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Shildon
Shildon Railway Museum - geograph.org.uk - 2538781.jpg
Part of the original Locomotive Works
Shildon shown within County Durham
Population 10,341 (2010)
OS grid reference NZ226263
Unitary authority
Ceremonial county
Region
Country England
Sovereign state United Kingdom
Post town SHILDON
Postcode district DL4
Dialling code 01388
Police Durham
Fire County Durham and Darlington
Ambulance North East
EU Parliament North East England
UK Parliament
  • Bishop Auckland
List of places
UK
England
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Shildon is a town in County Durham, in England. The population taken at the 2011 Census was 9,976. It is situated 2 miles (3.2 km) south east of Bishop Auckland, 11 miles (18 km) north of Darlington, 13 miles (21 km) from Durham, 23 miles (37 km) from Sunderland and 30 miles (48 km) from Newcastle upon Tyne. Shildon is part of the Bishop Auckland parliamentary constituency, which has been represented since 2005 by Helen Goodman MP for the Labour Party.

History

Shildon's earliest settlers were groups of people who lived during the Mesolithic period some 6,000 years ago. They lived by collecting wild plants and hunting wild animals. There was a small prehistoric flint tool found in the Brusselton area which may have been of this date.

Romans arrived in County Durham in the 1st century AD and built a line of forts along the Roman road leading north to Hadrian's Wall. Traces of Roman roads have been found at several places in Shildon, such as Brusselton Wood. Small settlements grew up in places alongside the course of the road.

By the end of the Anglo-Saxon period the village was established as one of the settlements in the area. Various mediaeval settlements stood around Thickley.

The Shildon area owes its growth to the rise of the East Durham coalfields in the Industrial Revolution of the late 18th and early 19th century.

Railway history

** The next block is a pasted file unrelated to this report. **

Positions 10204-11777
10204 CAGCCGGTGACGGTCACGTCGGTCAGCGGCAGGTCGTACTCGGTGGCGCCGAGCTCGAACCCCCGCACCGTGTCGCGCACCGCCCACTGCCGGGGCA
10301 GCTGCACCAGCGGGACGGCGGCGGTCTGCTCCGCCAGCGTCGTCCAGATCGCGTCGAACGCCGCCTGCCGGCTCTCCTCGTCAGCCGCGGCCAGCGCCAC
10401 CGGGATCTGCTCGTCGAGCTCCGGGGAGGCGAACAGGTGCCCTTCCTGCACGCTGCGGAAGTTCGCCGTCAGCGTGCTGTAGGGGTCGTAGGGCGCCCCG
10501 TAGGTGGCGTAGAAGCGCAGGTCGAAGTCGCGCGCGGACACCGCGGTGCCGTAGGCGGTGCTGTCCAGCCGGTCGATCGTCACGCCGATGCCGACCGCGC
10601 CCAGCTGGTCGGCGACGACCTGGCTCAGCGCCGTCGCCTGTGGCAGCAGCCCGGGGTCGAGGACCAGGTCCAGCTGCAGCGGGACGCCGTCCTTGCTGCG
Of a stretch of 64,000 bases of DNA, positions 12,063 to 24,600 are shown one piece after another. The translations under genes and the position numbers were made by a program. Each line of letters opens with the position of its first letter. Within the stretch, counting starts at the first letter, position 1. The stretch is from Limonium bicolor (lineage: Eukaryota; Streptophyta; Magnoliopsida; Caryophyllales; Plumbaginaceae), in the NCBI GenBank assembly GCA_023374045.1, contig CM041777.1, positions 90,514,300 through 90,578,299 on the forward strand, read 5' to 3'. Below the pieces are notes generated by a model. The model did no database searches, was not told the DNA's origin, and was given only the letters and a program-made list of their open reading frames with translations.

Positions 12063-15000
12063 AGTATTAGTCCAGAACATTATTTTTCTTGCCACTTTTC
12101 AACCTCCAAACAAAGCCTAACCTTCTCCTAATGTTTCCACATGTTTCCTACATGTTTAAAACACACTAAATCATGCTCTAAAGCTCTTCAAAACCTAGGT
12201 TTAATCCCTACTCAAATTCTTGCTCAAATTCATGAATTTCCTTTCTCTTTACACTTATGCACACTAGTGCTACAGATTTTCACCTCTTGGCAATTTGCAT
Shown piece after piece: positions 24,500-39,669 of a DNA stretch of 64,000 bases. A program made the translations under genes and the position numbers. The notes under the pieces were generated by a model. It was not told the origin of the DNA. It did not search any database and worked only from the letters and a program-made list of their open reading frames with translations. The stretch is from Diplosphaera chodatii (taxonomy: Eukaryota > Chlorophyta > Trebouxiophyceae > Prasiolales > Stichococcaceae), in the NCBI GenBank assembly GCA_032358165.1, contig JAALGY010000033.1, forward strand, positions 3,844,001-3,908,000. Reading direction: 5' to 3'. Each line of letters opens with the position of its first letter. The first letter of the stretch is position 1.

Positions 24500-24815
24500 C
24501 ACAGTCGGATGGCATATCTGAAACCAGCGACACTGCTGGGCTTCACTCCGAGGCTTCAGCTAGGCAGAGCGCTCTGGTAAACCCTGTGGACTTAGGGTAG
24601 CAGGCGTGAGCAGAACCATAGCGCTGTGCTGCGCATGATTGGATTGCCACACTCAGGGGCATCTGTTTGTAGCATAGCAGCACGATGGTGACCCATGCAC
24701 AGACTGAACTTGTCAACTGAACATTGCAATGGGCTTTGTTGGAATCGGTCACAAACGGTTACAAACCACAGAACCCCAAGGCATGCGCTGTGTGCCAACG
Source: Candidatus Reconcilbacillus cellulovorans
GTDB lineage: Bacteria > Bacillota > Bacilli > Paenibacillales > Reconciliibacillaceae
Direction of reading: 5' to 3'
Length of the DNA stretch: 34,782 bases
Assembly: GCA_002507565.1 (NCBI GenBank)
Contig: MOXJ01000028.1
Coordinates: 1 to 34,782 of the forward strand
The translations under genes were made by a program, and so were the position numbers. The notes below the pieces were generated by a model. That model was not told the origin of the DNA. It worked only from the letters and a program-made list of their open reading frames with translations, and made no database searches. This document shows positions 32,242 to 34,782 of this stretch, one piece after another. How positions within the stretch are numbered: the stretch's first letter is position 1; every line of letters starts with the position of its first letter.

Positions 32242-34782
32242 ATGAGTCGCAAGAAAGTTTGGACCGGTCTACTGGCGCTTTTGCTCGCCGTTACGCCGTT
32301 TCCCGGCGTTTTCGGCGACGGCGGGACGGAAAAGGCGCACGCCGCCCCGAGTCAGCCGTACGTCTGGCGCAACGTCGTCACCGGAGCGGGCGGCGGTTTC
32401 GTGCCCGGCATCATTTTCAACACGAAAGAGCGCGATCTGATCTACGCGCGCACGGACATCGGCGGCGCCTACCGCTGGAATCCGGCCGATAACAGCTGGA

Shildon Level Crossing - geograph.org.uk - 111168
Shildon town centre: celebrating 150 years of railway history in 1975

The expansion of coal mining during the Industrial Revolution meant the traditional way of moving the coal along horse-drawn wagon ways was insufficient. Steam engines were introduced. At first static engines pulled the wagons, but were replaced by moving engines on railways.

Shildon is considered to be the "cradle of the railways". The town grew when the Stockton and Darlington Railway established its workshops in 1825. Steam locomotives such as the Sans Pareil and Royal George were built there. During this period the population grew to around 9,000. By 1855 it was a large complex of workshops and other buildings. After the Second World War, Shildon had one of the biggest sidings complexes in Europe. The Shildon Works eventually closed in 1984. The site now houses Shildon Locomotion Museum, which opened in September 2004 and is an extension of the National Railway Museum.

George Stephenson built a track from Witton Park to Stockton-on-Tees. Static engines pulled the coal wagons over Brussleton, after which they were attached to steam engines. The remains of a static engine house can be seen at Brusselton. Originally the railway carried only coal, but demand led to passengers being carried. The first passenger train began its journey in Shildon on 27 September 1825.

Shildon was the home of Timothy Hackworth, an innovator of the railway industry and builder of one of the first ever engines, the Sans Pareil. It is also the birthplace of Daniel Adamson, Hackworth's apprentice and engineer.

Shildon and the Locomotion Museum are served by Shildon railway station on the Tees Valley Line.

People

  • Timothy Hackworth, railway engineer
  • Daniel Adamson, railway engineer
  • Sid Chaplin, writer, after whom the local library is named

Shildon Facts for Kids. Kiddle Encyclopedia.